“Make art, not war. Another concession to the ‘Shinners’.”
This was Michael Stone’s swan song as he hobbled out of the dock after being convicted of attempting to murder the Sinn Fein leadership.
And in a last-ditch effort to grab the headlines before being hauled back to prison, the veteran loyalist – described by Crown barristers as an “egocentric killer with a penchant for publicity” – directed his comments towards the 17 journalists packed into the press gallery.
Despite being a 53-year-old father-of-nine and grandfather of 10 there were no friends, family or supporters in the public pews.
The court heard how before leaving his Newtownabbey home on November 24, 2007 he had put on make-up and touched up his moustache and beard so he “would look well in the press”. However it was difficult to tell whether he had made the same effort for yesterday’s hearing.
Dressed head-to-toe in his trademark stone-washed denim the former UDA hitman was flanked by two young prison officers as he struggled into the bulletproof dock of Laganside court number 14 with the aid of a crutch.
Proceedings had been scheduled to start at 11am ,however as often happens the case was delayed for almost an hour.
Finally at about 11.50am Mr Justice Deeney began to read his judgment, which lasted well over two hours.
As he went through the pages of the case the judge picked contradictions and flaws in Stone’s tale of “symbolic” gestures and artistic endeavour and it became apparent that Stone was not going to worm his way out of trouble.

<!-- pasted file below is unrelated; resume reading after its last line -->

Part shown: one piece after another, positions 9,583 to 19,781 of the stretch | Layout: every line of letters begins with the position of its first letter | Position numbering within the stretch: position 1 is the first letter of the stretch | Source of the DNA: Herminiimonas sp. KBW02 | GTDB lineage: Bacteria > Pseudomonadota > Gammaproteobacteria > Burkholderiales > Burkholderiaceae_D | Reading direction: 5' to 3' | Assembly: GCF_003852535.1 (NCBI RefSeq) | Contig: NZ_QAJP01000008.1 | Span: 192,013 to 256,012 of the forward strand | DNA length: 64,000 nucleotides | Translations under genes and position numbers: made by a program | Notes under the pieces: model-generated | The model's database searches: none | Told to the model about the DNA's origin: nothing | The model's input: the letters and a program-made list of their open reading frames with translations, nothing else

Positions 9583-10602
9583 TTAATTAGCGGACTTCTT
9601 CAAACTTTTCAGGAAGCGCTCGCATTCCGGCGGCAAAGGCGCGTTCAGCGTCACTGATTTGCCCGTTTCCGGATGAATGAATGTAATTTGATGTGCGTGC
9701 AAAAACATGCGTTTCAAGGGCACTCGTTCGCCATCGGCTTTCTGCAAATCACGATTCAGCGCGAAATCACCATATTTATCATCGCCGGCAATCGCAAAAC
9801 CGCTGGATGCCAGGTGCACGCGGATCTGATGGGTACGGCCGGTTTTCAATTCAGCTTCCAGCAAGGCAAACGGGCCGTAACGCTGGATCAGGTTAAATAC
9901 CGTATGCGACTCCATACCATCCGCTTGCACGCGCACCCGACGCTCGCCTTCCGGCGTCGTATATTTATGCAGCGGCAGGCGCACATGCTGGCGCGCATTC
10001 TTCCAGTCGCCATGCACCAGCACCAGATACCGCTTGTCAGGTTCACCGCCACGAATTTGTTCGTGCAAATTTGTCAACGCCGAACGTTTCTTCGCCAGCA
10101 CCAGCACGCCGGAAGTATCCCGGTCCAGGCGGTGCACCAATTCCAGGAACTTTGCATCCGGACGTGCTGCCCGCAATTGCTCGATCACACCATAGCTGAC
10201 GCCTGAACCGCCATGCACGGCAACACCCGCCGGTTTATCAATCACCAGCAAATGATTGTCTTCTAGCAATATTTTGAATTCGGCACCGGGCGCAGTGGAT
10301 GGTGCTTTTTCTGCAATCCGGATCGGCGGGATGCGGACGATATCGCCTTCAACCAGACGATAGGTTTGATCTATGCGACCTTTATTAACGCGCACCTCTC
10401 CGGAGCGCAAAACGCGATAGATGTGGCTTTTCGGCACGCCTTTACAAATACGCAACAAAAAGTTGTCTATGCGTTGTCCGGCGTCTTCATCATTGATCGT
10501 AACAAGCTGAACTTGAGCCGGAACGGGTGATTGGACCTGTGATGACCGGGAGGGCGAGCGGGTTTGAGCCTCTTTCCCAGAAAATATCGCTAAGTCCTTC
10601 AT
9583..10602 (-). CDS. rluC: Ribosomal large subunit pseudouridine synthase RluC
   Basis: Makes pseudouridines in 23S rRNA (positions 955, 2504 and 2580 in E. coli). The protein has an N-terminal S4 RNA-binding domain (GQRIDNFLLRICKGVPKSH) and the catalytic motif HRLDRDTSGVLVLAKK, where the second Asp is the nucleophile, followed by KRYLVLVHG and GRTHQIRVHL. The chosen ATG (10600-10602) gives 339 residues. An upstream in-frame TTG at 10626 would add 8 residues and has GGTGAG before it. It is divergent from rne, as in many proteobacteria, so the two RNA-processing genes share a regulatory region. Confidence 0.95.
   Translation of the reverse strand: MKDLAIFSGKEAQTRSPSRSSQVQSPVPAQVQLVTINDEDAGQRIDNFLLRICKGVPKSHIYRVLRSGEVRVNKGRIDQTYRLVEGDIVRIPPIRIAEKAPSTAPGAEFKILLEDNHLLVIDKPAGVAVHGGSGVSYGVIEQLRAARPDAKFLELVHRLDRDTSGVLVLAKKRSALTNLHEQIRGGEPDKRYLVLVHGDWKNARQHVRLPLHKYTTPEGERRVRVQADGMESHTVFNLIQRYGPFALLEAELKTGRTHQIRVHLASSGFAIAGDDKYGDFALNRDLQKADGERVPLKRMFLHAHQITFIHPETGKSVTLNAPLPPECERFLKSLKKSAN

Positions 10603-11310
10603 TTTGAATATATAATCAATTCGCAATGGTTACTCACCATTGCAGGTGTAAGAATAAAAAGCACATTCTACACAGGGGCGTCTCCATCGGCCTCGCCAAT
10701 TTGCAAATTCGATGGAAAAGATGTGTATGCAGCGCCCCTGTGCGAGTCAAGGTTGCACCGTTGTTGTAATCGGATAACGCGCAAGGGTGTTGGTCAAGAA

The judge dismissed Stone’s “performance art” explanation as “simply nonsense” while Stone sat impassively.
He appeared to listen intently as the judgment ripped his defence to shreds but showed little emotion save for the odd wince as he reached for a plastic cup of water.
And his sombre blank stare remained constant as he was convicted of attempting to murder the Sinn Fein leaders Gerry Adams and Martin McGuinness on the Assembly’s opening day.
Judge Mr Justice Deeney branded Stone a “wholly unreliable and unconvincing witness whose testimony is wholly undeserving of belief” and found him guilty of two attempted murders.
“I am satisfied that Mr Stone went to Stormont to try and murder both Sinn Fein leaders,” he told the silent court.
The last time Stone was in court was in 1989 when he received life for the murder of three mourners at Milltown cemetery in 1988. Back then he sported a long black mullet and insisted that he stood for “God and Ulster.” At that time he refused to take the stand claiming he didn’t recognise the authority of the court.
Fast forward 20 years and a visibly frail, grey haired Stone decided he did recognise the court and did take the stand — to his detriment.